They are too numerous to list by name. For my Grant presidency book alone, I read more than 40 manuscript collections at the Library. Many of the presidential papers collections are quite large. But others rival them, including the 600-plus bound volumes of the letters of John Sherman, the senator and cabinet secretary. Some collections are small, comprising only a folder or two, but even these can yield useful gems. In addition to the Library’s own holdings of manuscripts, the division houses many microform editions of collections held elsewhere.

What are some of your favorite discoveries?

The examples abound, so I’ll mention just a few.

Benjamin Harrison in 1896. Prints and Photographs Division.

I was struck by how many of the ideas that Benjamin Harrison expressed in his college papers informed the policies he later pursued as a senator and president. The understated prose of Hamilton Fish’s diary takes us behind the scenes during the Grant administration — he served as Grant’s secretary of state. He not only brings policymaking and political maneuvering to life, but he also offers numerous choice nuggets, such as Grant’s thoughts of resigning within a year of taking office. In processing John Sherman’s papers, were the Library’s archivists dutifully preserving a manifestation of obsessive compulsion when they included a receipt Sherman kept for an umbrella he had left on a train? And the tiny collection of Jacob William Schuckers, private secretary to U.S. Supreme Court Justice Salmon P. Chase, contains a marvelous memorandum describing Sen. Charles Sumner as “an extremely intolerant man; a species of Sir Anthony Absolute in politics; very easy to get along with if you always humbly agreed with him.”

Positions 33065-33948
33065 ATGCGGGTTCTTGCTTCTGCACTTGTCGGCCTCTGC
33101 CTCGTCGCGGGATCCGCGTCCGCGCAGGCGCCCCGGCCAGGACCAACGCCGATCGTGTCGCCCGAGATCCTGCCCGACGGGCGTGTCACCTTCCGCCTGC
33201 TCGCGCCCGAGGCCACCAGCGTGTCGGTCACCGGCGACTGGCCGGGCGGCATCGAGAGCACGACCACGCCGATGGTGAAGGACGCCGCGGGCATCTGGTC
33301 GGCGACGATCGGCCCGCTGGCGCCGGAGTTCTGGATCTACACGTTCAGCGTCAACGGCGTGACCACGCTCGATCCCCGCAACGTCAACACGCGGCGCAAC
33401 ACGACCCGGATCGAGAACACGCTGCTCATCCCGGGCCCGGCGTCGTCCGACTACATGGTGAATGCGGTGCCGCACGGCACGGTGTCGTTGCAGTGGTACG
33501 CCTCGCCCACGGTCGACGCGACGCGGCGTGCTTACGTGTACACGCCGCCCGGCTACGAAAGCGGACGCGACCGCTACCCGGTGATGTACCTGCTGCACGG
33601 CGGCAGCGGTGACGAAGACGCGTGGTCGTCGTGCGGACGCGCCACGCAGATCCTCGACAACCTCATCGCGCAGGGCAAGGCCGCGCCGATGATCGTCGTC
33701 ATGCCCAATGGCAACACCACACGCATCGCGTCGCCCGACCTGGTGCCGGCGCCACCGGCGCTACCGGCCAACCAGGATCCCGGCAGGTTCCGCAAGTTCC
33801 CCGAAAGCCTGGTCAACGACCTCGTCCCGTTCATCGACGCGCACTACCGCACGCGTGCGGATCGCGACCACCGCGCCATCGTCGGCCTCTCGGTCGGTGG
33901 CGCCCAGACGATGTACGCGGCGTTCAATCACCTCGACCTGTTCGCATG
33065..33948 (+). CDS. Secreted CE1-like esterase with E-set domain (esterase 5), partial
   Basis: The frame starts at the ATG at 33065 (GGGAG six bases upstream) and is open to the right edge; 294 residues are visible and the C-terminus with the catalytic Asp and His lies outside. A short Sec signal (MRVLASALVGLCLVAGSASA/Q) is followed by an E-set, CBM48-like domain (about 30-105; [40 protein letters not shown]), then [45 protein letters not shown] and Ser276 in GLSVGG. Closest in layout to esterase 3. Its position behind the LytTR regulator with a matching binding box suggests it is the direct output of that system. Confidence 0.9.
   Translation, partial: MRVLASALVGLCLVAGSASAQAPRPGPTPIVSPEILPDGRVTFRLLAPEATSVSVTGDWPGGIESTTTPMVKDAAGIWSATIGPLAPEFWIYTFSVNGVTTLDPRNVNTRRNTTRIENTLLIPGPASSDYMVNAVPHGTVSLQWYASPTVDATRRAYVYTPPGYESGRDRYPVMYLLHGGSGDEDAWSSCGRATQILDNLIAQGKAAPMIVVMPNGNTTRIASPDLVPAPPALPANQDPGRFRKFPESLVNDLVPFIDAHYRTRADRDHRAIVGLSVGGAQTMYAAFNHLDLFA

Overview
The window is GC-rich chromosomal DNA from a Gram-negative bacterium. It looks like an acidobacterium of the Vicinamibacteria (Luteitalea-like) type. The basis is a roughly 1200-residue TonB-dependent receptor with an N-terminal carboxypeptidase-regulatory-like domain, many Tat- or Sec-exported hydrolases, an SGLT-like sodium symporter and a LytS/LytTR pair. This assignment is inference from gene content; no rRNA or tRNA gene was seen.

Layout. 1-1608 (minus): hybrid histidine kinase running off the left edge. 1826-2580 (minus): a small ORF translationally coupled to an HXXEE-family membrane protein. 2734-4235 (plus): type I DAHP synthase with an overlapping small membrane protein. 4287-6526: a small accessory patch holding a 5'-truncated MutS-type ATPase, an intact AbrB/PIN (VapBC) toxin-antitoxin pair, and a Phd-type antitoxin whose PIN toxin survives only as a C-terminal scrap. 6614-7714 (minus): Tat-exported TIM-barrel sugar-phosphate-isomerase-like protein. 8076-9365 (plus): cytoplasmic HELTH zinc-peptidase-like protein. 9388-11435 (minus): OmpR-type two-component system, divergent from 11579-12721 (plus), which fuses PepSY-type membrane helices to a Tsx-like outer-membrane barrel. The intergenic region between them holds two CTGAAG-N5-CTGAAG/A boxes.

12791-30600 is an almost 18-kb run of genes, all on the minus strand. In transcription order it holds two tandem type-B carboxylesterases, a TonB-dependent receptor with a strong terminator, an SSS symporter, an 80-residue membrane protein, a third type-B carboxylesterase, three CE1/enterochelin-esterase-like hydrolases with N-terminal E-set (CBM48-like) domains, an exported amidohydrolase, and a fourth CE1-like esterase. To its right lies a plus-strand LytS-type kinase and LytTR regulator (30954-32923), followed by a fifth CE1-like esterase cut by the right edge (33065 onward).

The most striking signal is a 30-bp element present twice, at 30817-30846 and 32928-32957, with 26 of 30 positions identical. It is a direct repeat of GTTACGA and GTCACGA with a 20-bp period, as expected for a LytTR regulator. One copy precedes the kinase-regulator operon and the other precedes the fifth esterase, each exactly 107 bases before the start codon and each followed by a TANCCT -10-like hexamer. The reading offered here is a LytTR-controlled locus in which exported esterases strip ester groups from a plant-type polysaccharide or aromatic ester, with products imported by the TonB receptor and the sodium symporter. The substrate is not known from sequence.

Tell us about your use of the presidential collections online.

In the era of shrinking research budgets and dwindling travel funds, the Library’s decision to offer these indispensable resources online represents a tremendous boon to scholarship. The shutdown associated with the COVID-19 pandemic underscores the wisdom of that decision. I am delighted to see that additional collections are being made available even while the Library is closed.